Talked to the crew who told me that the aircraft relies primarily on cameras for detection of Submarine.
It has cameras which can see wavelengths which can travel through water and can be picked up be cameras.

The concept and use of these aircrafts is different from what we the general public think.
These are not "Submarine detection " aircrafts rather pinpointing tools.

The aircraft cannot be sent out in the open open to detect a Submarine.
The initial detection has to be done by shore, ship or Submarine based sonars.
Usually arrays of sonars which triangle the enemy Submarine to a finite area.
Once it has been established that enemy Submarine is lurking in a certain area, then these aircrafts are sent to that finite area to "Pinpoint " the enemy Submarine.

Umm...in addition to those multi-spectral cameras the P-8s have:

A large number of Sonobuoys:

In storage:



In launcher:



A pair of advanced radars (front & back) that are sensitive enough to detect even a periscope or snorkel mast above the water:

AN/APY-10:



AN/APS-143(v)3 OceanEye (unique to Indian P-8I:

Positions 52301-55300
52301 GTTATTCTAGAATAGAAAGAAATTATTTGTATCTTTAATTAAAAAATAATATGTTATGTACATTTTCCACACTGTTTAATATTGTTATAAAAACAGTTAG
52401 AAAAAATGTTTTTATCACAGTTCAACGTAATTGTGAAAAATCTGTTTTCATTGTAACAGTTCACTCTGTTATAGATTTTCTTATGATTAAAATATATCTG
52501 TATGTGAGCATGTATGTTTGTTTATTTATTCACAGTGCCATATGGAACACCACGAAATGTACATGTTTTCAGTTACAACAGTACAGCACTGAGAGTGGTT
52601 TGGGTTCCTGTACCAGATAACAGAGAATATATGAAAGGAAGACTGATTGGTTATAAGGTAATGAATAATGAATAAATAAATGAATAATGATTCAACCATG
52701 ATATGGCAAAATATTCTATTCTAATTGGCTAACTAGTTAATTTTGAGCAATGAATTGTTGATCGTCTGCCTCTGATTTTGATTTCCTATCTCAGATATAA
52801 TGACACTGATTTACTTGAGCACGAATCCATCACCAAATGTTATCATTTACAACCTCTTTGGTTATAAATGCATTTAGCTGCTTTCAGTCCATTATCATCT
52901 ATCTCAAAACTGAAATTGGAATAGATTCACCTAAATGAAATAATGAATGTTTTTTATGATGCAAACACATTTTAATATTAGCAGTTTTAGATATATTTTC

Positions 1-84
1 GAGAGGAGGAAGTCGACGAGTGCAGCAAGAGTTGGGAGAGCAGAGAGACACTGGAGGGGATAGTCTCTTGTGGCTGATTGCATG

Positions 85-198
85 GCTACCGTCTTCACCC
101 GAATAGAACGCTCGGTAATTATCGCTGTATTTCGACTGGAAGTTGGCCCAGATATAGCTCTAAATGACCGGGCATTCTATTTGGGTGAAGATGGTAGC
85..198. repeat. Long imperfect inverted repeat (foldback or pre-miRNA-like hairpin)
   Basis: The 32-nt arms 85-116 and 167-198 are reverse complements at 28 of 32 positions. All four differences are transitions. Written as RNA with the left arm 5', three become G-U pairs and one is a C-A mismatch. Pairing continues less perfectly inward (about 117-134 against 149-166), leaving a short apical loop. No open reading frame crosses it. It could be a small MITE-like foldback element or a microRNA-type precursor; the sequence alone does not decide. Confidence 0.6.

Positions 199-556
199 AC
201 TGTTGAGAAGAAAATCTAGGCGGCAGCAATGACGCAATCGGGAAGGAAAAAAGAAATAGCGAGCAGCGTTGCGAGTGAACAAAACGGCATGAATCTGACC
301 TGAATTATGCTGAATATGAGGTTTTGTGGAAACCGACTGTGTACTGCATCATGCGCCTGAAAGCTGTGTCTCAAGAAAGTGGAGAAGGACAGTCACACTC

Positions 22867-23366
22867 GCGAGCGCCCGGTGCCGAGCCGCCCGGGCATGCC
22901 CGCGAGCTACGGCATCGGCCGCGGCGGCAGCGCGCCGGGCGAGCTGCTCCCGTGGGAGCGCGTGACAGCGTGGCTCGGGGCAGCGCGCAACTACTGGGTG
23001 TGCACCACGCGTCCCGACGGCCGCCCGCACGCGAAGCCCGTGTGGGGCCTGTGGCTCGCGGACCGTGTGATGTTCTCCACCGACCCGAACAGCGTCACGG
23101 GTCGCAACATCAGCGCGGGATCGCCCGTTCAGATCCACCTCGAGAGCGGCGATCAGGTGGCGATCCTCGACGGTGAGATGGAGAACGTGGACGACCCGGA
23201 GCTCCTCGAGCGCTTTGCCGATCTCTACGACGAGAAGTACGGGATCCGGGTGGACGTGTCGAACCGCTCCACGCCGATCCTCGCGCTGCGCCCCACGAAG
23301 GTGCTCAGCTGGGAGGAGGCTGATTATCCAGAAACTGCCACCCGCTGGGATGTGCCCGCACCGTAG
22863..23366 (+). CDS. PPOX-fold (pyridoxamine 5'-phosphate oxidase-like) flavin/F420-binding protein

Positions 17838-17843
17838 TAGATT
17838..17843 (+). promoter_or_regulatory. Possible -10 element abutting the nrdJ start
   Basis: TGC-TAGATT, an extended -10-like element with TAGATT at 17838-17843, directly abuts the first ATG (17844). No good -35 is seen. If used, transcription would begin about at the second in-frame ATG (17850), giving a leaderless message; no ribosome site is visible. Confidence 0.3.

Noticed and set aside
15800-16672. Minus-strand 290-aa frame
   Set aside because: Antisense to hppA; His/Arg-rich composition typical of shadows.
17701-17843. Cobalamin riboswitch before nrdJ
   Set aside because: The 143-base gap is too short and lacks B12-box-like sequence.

And a Magnetic Anomaly Detector (MAD) sensor, again unique to Indian P-8I:

AN/ASQ-508A AIMADS:

MAD.JPG


As well as sophisticated ELINT equipment that can detect burst transmissions sent out by radio buoys on surface (tethered to submarine below).

In short, the P-8I can hunt for Submarines in all the traditional ways as well. True the US has access to several extensive global sensor nets that it can lean on so the US variant is designed to function without the MAD sensor, but the Indian variant has incorporated this.
 
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Gautam

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Indian Navy's P-8I Submarine Hunting Aircraft Spotted Flying Near South China Sea

by Swarajya Staff
Aug 27, 2021 04:50 PM

1630120569353.png

Indian P-8I flying near South China Sea. (@detresfa_/Twitter)

Snapshot

  • The Indian P-8I is in the region to participate in the Malabar Exercise.
  • The naval drill is being hosted by the US in the Western Pacific.

A P-8I maritime patrol aircraft of the Indian Navy was spotted flying over the Philippines, close to the South China Sea, almost all of which is claimed by China.